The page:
Seven years after its accession to the European Union, Croatia has entered the last stage of preparation to adopt the euro. The European Central Bank recently announced a list of eight Croatian banks which will be under its direct supervision following the country's admission to the exchange rate mechanism (ERM II) and the banking union. Since Croatia entered both the banking union and ERM II simultaneously, adopting the euro may be possible in 2023.
During and following the peak of the COVID-19 crisis in Croatia, the government launched three packages of measures to mitigate the lockdown's effects on the economy. Since a large number of businesses remain far from recovery and their liquidity in the upcoming period is questionable, new types of financing option and support from the Croatian Bank for Reconstruction and Development are being introduced.
As the whole world is struggling to manage the COVID-19 pandemic and the consecutive economic fallout, the Croatian banking and financial sector has introduced a number of measures to alleviate the pressure on struggling companies as well as citizens affected by the crisis. The Croatian National Bank has taken several actions with the purpose of increasing the liquidity of the financial system and provided additional liquidity for commercial banks, which have also introduced their own measures.
This article provides an overview of banking regulation in Croatia, including which authorities govern banking regulation and what the central bank's role is therein, the type of licence required to conduct banking services and what the application process is like, the forms of bank which can operate in Croatia and how are they regulated and how the Croatian regulatory regime distinguishes between different forms of bank.
The government recently announced a phased plan to lift restrictions that were imposed in Croatia as a result of the COVID-19 pandemic. While many sectors prepare to resume operations, the Croatian Competition Authority has been fully operational since 11 May 2020.
Over the past few years, European and national institutions have warned about the negative effects of unfair trading practices in the supply chain. In order to tackle these and regulate the risk of abuse, several countries have enacted distinct trade laws. Croatia recently followed suit by adopting a new Act on the Prohibition of Unfair Trading Practices in the Business-to-Business Food Supply Chain. The act defines the concept of 'significant buyer power', as well as different types of illegal behaviour.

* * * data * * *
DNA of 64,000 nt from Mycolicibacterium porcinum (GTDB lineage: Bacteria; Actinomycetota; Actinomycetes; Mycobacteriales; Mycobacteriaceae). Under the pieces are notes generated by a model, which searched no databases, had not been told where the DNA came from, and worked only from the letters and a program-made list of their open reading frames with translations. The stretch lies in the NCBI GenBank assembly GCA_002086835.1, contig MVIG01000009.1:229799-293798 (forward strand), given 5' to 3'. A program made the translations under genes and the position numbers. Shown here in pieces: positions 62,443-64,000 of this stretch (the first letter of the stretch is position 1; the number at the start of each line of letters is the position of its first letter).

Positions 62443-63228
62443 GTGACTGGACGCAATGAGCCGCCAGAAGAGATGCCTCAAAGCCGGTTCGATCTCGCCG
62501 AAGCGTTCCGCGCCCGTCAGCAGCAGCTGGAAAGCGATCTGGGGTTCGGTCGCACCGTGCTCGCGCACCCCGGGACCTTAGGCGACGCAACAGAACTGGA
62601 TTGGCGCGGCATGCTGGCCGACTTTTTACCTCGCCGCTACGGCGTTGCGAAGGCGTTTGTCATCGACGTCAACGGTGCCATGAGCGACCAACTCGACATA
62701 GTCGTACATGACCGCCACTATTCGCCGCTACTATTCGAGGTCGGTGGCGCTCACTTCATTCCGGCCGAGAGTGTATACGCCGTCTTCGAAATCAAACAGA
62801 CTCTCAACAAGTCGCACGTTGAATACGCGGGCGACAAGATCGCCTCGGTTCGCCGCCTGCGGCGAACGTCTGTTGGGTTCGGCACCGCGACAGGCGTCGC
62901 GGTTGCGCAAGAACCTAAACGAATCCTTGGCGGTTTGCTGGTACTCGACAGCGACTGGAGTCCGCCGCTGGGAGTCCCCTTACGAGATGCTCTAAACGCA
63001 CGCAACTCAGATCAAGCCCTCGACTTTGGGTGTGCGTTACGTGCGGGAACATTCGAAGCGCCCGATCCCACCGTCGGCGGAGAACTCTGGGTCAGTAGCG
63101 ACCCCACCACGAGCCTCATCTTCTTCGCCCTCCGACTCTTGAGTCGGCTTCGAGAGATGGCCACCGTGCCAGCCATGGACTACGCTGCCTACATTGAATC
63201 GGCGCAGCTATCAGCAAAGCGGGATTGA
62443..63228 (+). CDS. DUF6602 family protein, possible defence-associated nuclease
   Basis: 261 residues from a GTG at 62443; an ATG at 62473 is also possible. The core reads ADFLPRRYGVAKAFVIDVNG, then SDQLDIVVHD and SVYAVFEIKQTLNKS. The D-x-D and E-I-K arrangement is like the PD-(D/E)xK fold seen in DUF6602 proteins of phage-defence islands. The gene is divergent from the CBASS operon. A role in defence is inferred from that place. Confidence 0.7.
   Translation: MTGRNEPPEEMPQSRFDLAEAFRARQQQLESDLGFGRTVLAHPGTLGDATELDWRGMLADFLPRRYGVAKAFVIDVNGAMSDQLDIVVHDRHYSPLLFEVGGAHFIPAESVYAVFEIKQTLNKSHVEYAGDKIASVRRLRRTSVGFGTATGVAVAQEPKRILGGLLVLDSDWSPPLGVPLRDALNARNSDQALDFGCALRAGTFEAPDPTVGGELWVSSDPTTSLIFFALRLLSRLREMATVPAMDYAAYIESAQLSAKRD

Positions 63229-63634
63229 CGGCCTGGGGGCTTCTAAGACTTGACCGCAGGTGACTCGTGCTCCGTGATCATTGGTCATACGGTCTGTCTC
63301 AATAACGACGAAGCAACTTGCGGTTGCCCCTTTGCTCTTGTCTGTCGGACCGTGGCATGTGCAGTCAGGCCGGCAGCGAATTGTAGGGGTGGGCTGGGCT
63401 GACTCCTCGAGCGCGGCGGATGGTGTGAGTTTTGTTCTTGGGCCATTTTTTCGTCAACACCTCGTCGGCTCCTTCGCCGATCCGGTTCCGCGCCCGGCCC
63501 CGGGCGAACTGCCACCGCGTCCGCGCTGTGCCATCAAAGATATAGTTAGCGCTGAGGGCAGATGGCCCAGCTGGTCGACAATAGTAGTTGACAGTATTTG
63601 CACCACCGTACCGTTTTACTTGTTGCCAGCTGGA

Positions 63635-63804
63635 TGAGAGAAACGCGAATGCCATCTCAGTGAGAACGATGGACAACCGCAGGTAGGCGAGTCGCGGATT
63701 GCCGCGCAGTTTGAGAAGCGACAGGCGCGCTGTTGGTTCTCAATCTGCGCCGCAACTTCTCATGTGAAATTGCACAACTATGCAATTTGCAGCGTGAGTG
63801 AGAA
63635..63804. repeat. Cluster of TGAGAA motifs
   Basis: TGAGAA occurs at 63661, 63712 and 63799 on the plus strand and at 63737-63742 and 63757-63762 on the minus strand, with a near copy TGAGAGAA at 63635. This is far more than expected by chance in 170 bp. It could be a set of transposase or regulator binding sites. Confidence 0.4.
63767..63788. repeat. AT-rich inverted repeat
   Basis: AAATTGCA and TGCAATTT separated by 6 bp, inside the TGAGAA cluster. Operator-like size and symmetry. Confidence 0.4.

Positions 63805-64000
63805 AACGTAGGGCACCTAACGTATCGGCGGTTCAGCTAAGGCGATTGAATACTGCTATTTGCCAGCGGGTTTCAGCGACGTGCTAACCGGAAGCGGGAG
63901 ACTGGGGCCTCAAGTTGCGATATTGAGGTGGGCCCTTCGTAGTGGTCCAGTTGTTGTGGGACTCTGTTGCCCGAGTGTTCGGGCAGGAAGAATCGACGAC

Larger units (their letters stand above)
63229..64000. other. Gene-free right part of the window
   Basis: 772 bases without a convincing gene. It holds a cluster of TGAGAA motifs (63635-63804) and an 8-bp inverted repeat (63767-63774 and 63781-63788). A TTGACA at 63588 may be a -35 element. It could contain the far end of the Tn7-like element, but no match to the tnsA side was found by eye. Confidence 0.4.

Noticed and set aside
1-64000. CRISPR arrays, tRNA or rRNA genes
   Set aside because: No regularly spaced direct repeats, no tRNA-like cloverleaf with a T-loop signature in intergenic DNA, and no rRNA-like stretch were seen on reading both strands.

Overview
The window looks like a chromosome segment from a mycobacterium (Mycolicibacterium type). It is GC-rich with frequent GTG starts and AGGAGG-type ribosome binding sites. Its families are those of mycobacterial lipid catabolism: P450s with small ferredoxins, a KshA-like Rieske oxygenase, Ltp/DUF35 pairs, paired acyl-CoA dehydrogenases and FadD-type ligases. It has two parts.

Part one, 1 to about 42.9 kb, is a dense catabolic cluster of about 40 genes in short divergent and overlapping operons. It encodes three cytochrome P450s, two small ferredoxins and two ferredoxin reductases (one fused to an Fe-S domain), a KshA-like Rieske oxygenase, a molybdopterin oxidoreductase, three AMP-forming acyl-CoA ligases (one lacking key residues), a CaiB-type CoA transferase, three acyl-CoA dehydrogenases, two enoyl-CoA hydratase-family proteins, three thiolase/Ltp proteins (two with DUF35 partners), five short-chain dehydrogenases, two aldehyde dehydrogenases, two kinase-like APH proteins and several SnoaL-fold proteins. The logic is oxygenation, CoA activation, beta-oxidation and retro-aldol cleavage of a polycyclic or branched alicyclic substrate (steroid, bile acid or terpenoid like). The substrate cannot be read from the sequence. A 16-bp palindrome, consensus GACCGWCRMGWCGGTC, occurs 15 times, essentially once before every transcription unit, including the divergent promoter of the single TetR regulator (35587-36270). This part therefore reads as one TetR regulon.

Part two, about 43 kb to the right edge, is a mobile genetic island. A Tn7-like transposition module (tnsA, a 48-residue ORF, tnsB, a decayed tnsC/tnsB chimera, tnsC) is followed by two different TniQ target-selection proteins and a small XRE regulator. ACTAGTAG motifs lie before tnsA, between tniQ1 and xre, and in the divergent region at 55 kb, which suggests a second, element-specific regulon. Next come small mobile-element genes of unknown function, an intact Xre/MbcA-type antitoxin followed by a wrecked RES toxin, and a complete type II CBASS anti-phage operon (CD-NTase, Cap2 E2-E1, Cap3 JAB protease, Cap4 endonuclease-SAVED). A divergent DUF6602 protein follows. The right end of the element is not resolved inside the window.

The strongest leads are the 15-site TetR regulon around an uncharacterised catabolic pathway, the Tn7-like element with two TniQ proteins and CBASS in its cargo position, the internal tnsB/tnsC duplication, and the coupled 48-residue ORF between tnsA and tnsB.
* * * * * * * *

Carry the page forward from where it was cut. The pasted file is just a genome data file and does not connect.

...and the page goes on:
In July 2015 the Competition Agency received an initiative to initiate proceedings against Ytong porobeton (YP) for alleged abuse of its dominant position. YP rejected all of the assertions against it, arguing that the relevant market had been incorrectly determined. Based on expert opinions, the agency concluded that YP was not dominant on the relevant market and thus that it had not abused its dominant position.
In a recent case the Competition Agency for the first time accepted the proposed commitments in a case conducted under the qualification of a prohibited agreement, even though all the characteristics of a prohibited horizontal agreement limiting competition were present. By accepting the commitments, the agency abandoned its previous position in favour of a more lenient one.
In a recent ruling by the Croatian Competition Agency (CCA), a decision by the Croatian Insurance Bureau to revoke the power of an insurer to issue motor certificates was found not to constitute a prohibited agreement. Irrespective of this, the CCA noted that it is not the role of undertakings to control the operation of their competitors, and that the parties involved should have reported the insurer if they thought it had breached the law.
On 20 March 2020 Parliament almost unanimously passed amendments to 19 laws enabling the government to implement rules and regulations for 63 different measures which aim to help and protect domestic businesses, companies and citizens whose business activities have been affected by the COVID-19 pandemic. This article provides an overview of the most important measures.
The Regulation on the Implementation of the EU Foreign Direct Investment (FDI) Screening Regulation (the Implementing Regulation) recently entered into force. The foreign investment clearance concept has not been regulated under Croatian law before and, even with the Implementation Regulation's entry into force, little has changed. This article examines FDI in Croatia.
The second package of government measures for mitigating the effects of the COVID-19 pandemic on the Croatian economy, which recently entered into force, includes a number of tax exemptions for companies. For example, companies whose revenue in April 2020, May 2020 and June 2020 has fallen by 50% or more compared with the respective month in 2019 will be completely exempt from their tax liabilities – namely, from paying profit tax, income tax and contributions.